Parents of children who habitually lie can breathe a huge sigh of relief – The New York Times says that budding Pinocchios are more intelligent than kids who tell the truth (“Is Your Child Lying to You? That’s Good,” Alex Stone, January 5, 2018). The Grey Lady’s announcement is based on studies done in the 1980s in which young children who disobeyed an instruction and then denied having disobeyed were discovered to have higher IQs than those who admitted disobedience. A subsequent study found that most adults cannot tell when children are lying, a finding that seems – on the surface, at least – to confirm the previous study.
The question, of course, becomes: Does perfecting the art of lying make a child smarter or does being smart lend itself to lying? Which comes first, dishonesty or a high IQ? Your author will not attempt to unravel that puzzle. I will, however, mention that people who habitually lie are known as sociopaths. As adults, a fair number of them spend time in prison for doing such things as embezzling from their employers or conning elderly people out of their life savings.
So, whereas the NYT sees it as good news that some children become inveterate liars at an early age, teaching a child to lie in the hopes he or she will become smarter as a result is not recommended. Unfortunately, today’s parenting culture seems to put a higher premium on a high IQ than it does morality. Consider that one regularly sees bumper stickers advertising children’s academic achievements – you know, that “My Child Is an Honor Student at Cutabove Academy” thing, but none that publicize children’s moral sturdiness, as in, “My Child May Not Be the Sharpest Knife in the Drawer, But She Is Polite and Hard-Working.” How many parents do you know who have enrolled their kids in after-school tutoring in manners? It would appear that a good number of today’s parents are more concerned with achievement than character.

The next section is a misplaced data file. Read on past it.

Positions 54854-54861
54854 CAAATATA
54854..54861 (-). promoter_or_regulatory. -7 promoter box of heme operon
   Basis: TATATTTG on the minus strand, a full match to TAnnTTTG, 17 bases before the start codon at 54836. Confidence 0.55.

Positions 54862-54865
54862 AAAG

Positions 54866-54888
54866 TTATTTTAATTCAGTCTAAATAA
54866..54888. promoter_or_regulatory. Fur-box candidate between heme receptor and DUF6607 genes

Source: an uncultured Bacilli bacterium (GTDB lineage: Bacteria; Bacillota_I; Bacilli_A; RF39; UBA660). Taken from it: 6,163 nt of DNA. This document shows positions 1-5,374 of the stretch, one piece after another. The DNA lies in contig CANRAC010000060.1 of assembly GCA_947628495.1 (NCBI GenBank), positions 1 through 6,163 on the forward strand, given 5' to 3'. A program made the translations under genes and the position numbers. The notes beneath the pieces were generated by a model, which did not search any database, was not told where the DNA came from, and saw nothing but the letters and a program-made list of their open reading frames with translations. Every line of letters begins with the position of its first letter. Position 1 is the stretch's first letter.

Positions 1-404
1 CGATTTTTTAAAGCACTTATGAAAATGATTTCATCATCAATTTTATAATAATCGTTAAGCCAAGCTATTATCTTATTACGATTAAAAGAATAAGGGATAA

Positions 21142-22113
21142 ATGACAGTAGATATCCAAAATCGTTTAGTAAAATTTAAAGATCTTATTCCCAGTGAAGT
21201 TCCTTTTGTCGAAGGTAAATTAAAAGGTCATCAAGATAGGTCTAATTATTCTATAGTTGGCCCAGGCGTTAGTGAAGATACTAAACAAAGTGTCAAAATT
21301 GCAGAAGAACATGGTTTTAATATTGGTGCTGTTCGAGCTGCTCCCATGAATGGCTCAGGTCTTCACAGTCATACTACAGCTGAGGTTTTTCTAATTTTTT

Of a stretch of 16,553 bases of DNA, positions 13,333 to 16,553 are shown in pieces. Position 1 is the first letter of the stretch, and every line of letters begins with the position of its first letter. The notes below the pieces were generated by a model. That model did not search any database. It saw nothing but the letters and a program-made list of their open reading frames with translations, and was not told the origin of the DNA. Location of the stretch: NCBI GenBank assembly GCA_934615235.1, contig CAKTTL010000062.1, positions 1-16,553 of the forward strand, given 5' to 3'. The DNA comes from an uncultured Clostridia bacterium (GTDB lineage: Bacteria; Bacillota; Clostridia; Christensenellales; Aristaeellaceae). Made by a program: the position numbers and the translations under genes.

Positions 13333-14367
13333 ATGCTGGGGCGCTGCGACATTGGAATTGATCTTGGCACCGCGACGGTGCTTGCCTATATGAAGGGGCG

The New York Times piece also mentions research finding that punishment does not deter, much less rehabilitate, most childhood liars. That’s consistent with my experience. The thrill of getting away with a lie seems to greatly outweigh any possibility of negative consequences. The same researchers recommend what they term positive messaging – emphasizing the benefits of honesty rather than threatening punishment. That certainly won’t hurt, but I’m skeptical of its long-term value.
I don’t think any one solution fits all kids, but here’s an interesting story: Two parents once told me they successfully fought fire with fire. They began lying about everything and anything – what was for dinner, what movie they were going to, that they were going to raise his allowance – to their nine-year-old aspiring sociopath. No morality lectures, mind you, simply lie after lie after lie. This went on for several weeks before he “got it” and begged them to stop. They did, promising more of the same if he relapsed. He’s been lie-free for three years now.
Your great-grandparents called it “reverse psychology.” They were right about most things parenting.